Second Nature.Bricks and Nectar: Urban beekeeping in London.

President's prize 2015 at the RIBA awards for publications.
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“Second Nature. Urban Agriculture: Designing productive Cities” won the President’s prize 2015 at the RIBA awards for publications. 


Chapter title: Bricks and nectar: Urban beekeeping with specific reference to urban agriculture in London. Published in ANDRE, V. & Bohn, K. (eds.) “Second Nature. Urban Agriculture: Designing productive Cities” 2014 Routledge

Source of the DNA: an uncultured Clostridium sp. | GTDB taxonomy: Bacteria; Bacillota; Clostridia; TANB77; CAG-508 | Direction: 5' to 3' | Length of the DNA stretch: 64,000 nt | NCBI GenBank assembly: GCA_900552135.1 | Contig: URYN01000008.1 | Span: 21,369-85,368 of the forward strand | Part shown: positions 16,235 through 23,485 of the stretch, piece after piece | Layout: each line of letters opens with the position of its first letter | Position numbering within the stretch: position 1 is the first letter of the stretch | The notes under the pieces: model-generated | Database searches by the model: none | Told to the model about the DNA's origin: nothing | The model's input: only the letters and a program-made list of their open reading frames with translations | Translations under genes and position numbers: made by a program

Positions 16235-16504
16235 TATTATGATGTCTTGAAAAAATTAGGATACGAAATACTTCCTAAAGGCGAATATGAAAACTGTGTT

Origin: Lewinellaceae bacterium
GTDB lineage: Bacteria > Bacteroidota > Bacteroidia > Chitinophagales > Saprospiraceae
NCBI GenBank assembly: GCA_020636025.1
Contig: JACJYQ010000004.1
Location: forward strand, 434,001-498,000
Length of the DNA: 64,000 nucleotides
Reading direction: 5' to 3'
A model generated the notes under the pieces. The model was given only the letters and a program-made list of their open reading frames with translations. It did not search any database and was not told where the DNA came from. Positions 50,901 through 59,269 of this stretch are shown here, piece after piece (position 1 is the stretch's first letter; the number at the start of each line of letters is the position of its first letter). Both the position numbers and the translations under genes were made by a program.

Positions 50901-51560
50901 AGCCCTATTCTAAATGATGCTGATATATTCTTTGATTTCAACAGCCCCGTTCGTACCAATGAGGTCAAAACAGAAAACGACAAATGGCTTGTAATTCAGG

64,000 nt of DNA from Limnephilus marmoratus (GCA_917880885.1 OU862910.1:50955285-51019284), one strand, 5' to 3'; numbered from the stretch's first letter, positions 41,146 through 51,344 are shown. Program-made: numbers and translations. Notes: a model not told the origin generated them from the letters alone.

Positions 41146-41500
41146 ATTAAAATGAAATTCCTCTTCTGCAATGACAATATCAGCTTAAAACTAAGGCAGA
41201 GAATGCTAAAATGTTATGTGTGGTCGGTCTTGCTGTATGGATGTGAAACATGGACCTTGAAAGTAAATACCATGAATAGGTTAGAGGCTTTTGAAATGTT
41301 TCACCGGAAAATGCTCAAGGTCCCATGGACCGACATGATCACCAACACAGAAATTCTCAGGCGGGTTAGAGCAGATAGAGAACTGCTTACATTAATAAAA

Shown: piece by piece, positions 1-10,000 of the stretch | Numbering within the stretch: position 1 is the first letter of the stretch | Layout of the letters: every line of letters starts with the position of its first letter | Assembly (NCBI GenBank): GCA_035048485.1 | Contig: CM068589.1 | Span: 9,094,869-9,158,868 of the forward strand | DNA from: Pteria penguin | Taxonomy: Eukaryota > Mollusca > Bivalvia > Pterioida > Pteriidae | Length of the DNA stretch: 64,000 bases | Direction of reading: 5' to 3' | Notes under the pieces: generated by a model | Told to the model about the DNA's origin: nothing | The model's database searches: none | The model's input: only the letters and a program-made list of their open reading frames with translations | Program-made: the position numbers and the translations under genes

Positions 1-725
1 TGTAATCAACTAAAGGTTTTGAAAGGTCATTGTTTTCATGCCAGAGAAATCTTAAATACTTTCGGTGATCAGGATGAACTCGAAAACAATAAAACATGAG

This book chapter explores urban beekeeping in London as an example of UA.     Introduction “Insofar as bee-dependent plants touch human life,” write Delaplane and Mayer, “whether providing us with a bountiful food supply or a pleasant walk through city park, humans are dependent on bees” (Delaplane and Mayer, 2000). However, how dependent UA is on urban beekeeping is little understood or discussed. Urban beekeeping is largely a cultural practice with its own short history, little engaged with the broader discussion on UA despite its importance. Researching this subject is challenging because we currently have limited knowledge about it; on its direct harvests such as honey, its potential contribution to urban pollination, and the overall density of urban Bees. Therefore, this chapter should be read as a scoping report that reviews and discusses the disparate data and research on the phenomena with specific reference to London. Such a discussion will help extend an understanding of the cultural practice and how this might contribute to our concepts of UA, and we can begin to map out the benefits, constraints, and gaps in knowledge for future development.

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